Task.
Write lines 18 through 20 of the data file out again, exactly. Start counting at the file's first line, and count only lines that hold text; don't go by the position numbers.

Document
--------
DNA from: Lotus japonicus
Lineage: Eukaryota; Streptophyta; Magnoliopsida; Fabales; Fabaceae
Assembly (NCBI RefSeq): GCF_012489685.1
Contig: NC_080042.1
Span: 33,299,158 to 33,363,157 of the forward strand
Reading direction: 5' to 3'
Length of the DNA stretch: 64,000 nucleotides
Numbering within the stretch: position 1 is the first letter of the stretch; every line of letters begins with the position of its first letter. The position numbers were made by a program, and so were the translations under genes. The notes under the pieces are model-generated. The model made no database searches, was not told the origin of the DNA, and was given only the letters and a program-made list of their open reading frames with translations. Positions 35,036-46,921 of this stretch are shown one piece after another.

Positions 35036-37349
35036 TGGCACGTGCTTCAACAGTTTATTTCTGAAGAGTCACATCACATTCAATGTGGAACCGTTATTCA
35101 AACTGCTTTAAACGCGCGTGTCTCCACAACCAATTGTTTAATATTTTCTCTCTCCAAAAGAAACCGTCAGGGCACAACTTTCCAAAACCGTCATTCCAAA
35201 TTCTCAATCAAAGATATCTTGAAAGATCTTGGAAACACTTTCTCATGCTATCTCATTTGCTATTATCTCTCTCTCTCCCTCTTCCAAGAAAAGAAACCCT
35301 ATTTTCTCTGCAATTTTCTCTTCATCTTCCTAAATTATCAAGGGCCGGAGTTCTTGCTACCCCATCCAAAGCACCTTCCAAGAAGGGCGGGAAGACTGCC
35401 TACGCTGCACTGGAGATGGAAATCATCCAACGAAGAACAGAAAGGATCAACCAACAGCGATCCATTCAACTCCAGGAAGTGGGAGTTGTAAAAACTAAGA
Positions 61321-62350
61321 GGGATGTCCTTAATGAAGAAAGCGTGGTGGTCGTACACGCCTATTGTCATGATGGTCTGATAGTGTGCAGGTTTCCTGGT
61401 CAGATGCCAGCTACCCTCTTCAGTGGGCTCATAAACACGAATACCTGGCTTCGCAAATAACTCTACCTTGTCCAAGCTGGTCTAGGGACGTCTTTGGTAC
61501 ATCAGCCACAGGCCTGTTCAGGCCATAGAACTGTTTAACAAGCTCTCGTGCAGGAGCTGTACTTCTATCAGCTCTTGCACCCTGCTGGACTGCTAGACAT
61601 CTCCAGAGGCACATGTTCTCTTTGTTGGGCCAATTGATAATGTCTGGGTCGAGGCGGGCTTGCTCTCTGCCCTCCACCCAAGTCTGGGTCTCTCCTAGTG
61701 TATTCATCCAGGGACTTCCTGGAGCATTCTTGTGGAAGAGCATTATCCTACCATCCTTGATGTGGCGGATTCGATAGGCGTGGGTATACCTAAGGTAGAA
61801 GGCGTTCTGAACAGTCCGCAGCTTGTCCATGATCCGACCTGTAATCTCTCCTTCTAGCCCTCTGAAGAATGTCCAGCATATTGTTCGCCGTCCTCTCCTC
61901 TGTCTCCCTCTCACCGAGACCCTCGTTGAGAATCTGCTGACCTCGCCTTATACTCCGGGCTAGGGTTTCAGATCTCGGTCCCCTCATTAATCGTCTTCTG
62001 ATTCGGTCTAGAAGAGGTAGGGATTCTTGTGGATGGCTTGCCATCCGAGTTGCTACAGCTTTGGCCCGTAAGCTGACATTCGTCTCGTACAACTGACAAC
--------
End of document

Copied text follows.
61501 ATCAGCCACAGGCCTGTTCAGGCCATAGAACTGTTTAACAAGCTCTCGTGCAGGAGCTGTACTTCTATCAGCTCTTGCACCCTGCTGGACTGCTAGACAT
61601 CTCCAGAGGCACATGTTCTCTTTGTTGGGCCAATTGATAATGTCTGGGTCGAGGCGGGCTTGCTCTCTGCCCTCCACCCAAGTCTGGGTCTCTCCTAGTG
61701 TATTCATCCAGGGACTTCCTGGAGCATTCTTGTGGAAGAGCATTATCCTACCATCCTTGATGTGGCGGATTCGATAGGCGTGGGTATACCTAAGGTAGAA